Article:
NICOSIA -- Cyprus said on Saturday it was looking at seizing a quarter of the value of big deposits at its largest bank as it races to raise the funds for a bailout from the European Union and to avert financial collapse.
Finance Minister Michael Sarris said "significant progress" had been made in talks in Nicosia with officials from the European Union, European Central Bank and International Monetary Fund.
He confirmed discussions were centered on a possible levy of around 25 percent on holdings of over 100,000 euros (about $130,000) at Bank of Cyprus, and expressed hope that a package could be ready by the end of the day for approval by parliament.
Cyprus faces a Monday deadline to clinch a bailout deal with the EU or the European Central Bank says it will cut off emergency cash to the island's over-sized and stricken banks, spelling certain collapse and a potential exit from Europe's single currency.
Amid signs of momentum, Cypriot and EU officials said Cypriot President Nicos Anastasiades was expected in Brussels on Sunday to meet EU leaders including Council President Herman Van Rompuy and Commission President Jose-Manuel Barroso, as well as IMF Managing Director Christine Lagarde and the head of the ECB, Mario Draghi.
Protesters in Cyprus gather outside parliament as government officials try to strike a bailout deal with the European Union. NBCNews.com's Dara Brown reports.
Van Rompuy and Barroso canceled a planned EU-Japan summit in Tokyo to tend to the Cyprus saga and euro zone officials told Reuters that the bloc's 17 finance ministers would meet on Sunday afternoon.
"Significant progress has been made in the direction of getting a deal, at least at the troika level," Sarris told reporters.
He said a number of issues were still outstanding, but that a package could be ready "late this afternoon or early evening" for approval by parliament.
Arriving at the troika talks, Andreas Artemi, chairman of Bank of Cyprus, was asked if a 25 percent haircut was being considered on uninsured deposits. He replied: "I don't know that yet."
A senior lawmaker told Reuters earlier on Saturday that parliament was not expected to convene until after the meeting of euro zone finance ministers on Sunday afternoon, taking the crisis right down to the wire.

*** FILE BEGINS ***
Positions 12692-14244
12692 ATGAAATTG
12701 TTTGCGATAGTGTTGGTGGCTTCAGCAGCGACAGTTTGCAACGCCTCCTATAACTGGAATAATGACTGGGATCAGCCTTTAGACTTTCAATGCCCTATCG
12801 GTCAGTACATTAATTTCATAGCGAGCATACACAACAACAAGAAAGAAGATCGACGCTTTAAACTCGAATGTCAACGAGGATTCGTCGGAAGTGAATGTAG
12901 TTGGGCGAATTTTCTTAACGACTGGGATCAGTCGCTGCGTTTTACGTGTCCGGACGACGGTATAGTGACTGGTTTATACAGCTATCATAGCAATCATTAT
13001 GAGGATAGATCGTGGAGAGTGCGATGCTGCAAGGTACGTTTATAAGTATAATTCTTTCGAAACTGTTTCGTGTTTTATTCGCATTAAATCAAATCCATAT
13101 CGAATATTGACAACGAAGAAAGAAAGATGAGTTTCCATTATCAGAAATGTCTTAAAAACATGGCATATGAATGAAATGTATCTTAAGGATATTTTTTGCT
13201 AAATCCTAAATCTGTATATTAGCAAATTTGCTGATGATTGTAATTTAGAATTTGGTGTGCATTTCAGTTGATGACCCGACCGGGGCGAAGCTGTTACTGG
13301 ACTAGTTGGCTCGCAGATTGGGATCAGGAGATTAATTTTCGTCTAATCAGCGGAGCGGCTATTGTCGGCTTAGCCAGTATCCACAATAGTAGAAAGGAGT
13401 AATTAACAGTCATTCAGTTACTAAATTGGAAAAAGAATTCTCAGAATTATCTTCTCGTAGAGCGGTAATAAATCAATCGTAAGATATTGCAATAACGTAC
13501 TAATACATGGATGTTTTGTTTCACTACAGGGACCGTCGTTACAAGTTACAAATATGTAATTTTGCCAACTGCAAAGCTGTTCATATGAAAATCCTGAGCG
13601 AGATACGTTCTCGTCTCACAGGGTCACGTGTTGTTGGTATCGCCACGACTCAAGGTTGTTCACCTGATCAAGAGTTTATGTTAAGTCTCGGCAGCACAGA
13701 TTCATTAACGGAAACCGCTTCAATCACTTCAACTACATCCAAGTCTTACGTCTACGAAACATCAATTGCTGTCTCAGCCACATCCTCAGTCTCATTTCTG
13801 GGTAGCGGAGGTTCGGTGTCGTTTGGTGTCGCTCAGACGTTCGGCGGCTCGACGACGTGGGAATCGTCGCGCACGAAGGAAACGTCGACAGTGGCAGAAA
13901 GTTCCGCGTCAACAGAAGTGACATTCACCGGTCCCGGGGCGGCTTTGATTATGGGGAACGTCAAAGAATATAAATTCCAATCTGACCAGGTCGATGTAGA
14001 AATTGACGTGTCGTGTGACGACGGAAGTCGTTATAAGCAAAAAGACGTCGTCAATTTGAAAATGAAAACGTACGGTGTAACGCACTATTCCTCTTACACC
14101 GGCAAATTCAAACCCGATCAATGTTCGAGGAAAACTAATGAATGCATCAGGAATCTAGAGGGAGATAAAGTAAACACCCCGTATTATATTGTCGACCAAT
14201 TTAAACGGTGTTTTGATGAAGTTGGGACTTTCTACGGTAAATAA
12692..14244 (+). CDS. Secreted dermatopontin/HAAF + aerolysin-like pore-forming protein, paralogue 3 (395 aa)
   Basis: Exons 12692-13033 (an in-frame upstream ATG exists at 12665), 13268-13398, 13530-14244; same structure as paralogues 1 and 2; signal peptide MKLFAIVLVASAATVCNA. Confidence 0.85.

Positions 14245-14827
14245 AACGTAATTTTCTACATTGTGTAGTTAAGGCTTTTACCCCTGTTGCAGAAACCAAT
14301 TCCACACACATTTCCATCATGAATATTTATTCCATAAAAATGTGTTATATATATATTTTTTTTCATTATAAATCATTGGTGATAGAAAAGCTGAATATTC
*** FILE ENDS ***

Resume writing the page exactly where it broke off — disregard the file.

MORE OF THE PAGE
The same legislature on Tuesday angrily threw out a proposed levy on bank deposits, designed to raise the 5.8 billion euros the EU wants in return for a 10 billion euro ($13 billion) bailout.
'Edge of an abyss'
The tax is unprecedented in Europe's handling of a debt crisis that has spread from Greece, to Ireland, Portugal, Spain and Italy. It is by no means certain the tiny legislature will accept the measure this time around.
The turnaround came after Russia rebuffed Cypriot entreaties to help its banks, where Russian citizens and other foreigners have billions of euros at stake.
Significantly, the latest proposal would spare small depositors, who were outraged by the original plan to hit small holdings as well as large accounts, many of them held by rich foreigners including Russians.
Cypriot leaders fear the damage the levy would do to the country's offshore banking industry.
The tottering banks hold 68 billion euros ($88 billion) in deposits, including 38 billion ($49 billion) in accounts of more than 100,000 euros - enormous sums for an island of 1.1 million people which could never sustain such a big financial system on its own.
But much of the banks' capital was wiped out by investments in Greece, the epicenter of the euro zone debt crisis.
Racing to placate its European partners, Cypriot lawmakers voted in late-night session on Friday to nationalize state pensions and split failing lenders into good and bad banks.
They also gave the government powers to impose capital controls on banks, anticipating a flood of money from the island when banks are due to reopen on Tuesday after more than a week of lockdown.
The plan to nationalize semi-state pension funds has, however, met with resistance, particularly from Germany which made clear that tapping pensions could be even more painful for ordinary Cypriots than a deposit levy.
The pace of the unfolding drama has stunned Cypriots, who have besieged bank cash machines since the levy was first mooted a week ago.
"Our so-called friends and partners sold us out," said Marios Panayides, 65, a protester at the parliament. "They have completely abandoned us on the edge of an abyss."
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